Recommend operating condition

If we operate between Recommended operating condition and absolute maximum limit affect the reliability of the device.

by pradeeshMadhavan
July 21, 2023

This for critical space application

by pradeeshMadhavan
July 21, 2023

If you operate over the recommended operating condition the manufacturer does not stand behind the tested values announced in the data sheet.

As an example, capacitors age with time and their characteristic values (capacitance, ESR, etc.) may degrade with time. As the number of charges/discharges increases, the capacitor may age and has its characteristic modified. The manufacturer may then give you the insurance of a minimum capacitance (or maximum ESR) for a given number of cycles. Exceeding the recommended voltage value, but being less than the absolute maximum, does not imply that the capacitor explodes, neither that it creates an internal short, but that the number of cycles is quite probably reduced, and so that the "life" of the capacitor, and of its "intended" operation for which its "death" consequence depends on its intended job.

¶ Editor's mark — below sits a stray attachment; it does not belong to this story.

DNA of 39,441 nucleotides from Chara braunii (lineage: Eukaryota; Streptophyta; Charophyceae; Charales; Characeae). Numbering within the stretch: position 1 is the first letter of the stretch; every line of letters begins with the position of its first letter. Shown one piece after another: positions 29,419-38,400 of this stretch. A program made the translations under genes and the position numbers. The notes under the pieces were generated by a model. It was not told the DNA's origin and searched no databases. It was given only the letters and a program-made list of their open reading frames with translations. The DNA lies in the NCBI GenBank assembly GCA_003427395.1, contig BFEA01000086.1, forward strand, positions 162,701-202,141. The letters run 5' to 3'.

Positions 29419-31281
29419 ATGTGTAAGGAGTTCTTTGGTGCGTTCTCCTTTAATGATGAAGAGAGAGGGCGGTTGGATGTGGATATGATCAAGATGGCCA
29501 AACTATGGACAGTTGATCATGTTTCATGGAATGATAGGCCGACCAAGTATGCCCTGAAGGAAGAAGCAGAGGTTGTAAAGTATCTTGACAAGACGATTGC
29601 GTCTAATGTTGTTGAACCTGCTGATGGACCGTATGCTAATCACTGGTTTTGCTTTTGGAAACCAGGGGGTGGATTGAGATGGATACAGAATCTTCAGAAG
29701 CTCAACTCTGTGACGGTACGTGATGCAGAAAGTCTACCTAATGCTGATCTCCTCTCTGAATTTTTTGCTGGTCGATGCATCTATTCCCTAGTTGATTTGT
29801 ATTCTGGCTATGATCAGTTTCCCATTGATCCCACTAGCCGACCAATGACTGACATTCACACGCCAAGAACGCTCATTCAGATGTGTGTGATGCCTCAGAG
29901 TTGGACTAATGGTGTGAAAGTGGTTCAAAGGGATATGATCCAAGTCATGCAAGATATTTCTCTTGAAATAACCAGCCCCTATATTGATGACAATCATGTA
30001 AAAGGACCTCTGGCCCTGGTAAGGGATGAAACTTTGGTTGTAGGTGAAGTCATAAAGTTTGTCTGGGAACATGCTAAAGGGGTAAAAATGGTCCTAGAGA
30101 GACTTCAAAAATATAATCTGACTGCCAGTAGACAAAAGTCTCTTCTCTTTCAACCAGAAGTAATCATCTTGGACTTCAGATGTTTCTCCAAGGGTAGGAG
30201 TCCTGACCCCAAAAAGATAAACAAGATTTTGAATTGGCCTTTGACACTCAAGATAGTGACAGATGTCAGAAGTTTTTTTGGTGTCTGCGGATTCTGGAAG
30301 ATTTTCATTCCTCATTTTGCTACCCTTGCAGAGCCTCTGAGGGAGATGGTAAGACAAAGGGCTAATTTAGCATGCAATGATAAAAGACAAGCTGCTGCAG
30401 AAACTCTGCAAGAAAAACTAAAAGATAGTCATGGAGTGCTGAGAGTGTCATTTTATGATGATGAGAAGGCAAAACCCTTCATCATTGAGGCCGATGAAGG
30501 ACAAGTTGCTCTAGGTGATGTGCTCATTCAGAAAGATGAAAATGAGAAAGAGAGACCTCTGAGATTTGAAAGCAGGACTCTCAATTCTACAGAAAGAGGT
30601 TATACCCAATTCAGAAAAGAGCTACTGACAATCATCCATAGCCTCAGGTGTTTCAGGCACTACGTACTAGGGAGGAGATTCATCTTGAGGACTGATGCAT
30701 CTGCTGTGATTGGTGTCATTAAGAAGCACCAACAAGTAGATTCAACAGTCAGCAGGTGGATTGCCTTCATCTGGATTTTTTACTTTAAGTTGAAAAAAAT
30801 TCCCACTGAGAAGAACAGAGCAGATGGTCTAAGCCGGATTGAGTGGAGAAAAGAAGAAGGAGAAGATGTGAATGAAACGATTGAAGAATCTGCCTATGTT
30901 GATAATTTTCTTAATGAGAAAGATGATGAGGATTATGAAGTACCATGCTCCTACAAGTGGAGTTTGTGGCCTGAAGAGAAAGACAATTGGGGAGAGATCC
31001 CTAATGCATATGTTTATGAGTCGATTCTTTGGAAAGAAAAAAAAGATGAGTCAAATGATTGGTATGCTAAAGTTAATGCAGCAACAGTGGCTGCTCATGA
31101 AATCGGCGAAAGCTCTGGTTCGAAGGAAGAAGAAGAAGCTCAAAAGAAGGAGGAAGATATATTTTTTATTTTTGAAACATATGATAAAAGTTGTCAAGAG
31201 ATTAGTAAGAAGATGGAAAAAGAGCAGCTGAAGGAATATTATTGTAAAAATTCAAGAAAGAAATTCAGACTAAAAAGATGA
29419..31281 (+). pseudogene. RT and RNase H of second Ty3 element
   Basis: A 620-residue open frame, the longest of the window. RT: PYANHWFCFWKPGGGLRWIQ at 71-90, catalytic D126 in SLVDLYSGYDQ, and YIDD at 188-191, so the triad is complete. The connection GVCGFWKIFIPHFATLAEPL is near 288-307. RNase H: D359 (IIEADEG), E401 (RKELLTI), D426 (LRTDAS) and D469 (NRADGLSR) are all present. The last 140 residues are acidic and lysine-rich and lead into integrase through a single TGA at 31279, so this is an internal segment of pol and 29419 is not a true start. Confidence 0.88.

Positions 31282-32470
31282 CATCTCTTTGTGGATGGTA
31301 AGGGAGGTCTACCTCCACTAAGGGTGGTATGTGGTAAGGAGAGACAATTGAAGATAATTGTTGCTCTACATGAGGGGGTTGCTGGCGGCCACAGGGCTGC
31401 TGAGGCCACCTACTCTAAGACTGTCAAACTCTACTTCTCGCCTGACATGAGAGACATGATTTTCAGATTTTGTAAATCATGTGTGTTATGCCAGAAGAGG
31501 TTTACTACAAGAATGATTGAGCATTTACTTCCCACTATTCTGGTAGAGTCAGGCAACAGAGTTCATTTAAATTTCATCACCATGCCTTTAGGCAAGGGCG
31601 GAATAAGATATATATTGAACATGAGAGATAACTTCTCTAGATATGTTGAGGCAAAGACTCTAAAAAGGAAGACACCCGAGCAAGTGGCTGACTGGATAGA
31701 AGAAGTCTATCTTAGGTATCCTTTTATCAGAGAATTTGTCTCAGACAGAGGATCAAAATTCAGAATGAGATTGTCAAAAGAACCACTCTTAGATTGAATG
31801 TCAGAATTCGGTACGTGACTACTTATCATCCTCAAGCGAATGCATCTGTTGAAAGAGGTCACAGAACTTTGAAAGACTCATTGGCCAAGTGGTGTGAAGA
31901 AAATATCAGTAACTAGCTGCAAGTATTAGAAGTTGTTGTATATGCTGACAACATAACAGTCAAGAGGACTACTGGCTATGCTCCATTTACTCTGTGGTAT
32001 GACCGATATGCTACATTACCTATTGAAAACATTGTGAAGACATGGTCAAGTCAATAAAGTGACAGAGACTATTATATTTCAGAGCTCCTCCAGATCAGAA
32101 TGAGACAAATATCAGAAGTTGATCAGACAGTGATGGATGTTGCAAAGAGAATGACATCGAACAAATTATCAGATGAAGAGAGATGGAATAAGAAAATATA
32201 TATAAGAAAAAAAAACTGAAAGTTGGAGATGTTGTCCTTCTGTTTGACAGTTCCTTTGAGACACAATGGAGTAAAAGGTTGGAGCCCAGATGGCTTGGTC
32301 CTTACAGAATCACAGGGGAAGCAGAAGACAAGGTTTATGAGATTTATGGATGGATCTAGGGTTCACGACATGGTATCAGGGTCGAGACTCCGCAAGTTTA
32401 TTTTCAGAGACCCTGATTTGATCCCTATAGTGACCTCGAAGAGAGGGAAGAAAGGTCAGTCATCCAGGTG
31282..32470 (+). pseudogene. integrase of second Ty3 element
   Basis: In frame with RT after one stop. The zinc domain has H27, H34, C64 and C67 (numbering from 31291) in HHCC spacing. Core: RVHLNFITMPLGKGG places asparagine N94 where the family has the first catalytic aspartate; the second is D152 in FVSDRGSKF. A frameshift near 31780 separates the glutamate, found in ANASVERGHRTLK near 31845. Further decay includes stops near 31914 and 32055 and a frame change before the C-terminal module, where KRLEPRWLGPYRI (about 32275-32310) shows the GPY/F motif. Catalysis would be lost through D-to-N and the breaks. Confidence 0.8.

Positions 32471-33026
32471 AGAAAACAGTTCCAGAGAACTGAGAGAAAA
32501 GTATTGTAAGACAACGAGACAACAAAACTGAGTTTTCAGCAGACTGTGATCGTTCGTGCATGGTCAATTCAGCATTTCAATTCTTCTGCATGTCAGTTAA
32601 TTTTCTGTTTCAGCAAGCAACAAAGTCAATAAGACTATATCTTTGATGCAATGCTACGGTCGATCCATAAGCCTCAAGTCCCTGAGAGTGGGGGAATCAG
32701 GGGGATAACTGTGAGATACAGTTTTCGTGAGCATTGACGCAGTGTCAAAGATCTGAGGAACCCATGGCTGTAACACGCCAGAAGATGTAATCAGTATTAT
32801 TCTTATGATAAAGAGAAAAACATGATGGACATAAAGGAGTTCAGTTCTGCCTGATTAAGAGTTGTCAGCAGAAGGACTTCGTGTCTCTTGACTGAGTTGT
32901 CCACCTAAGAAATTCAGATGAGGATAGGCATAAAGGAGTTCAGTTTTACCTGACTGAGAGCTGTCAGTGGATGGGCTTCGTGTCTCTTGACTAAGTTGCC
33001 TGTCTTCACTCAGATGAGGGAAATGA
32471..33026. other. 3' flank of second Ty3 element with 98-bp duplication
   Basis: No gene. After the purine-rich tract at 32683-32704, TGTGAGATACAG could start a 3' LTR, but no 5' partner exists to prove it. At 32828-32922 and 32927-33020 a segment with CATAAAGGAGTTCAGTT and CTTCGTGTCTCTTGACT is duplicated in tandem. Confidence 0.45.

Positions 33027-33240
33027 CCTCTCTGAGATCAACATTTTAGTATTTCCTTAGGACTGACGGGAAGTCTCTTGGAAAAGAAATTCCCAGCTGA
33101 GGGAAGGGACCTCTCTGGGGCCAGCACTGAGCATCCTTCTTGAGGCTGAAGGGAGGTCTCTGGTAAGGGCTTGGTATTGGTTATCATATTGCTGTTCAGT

So, in general, exceeding the recommended values would make the equipment degrade faster while exceeding the maximum absolute may imply a major malfunction (explosion, fire, whatever). Note that it is a statistical behavior. Also, you may have a major malfunction even at a lower value than the absolute maximum if you fail to meet some other requirements (such as SOA for transistor).

You may also enter in a standard decrease characteristic through heat (such derating occurs even for resistors at a temperature of 70 degree C, as example). The absolute maximum and the recommended maximum are generally at a specified temperature (or themselves within a range). They MAY have to be derated within space where heat is not controlled, as example.

by vanderghast
July 24, 2023

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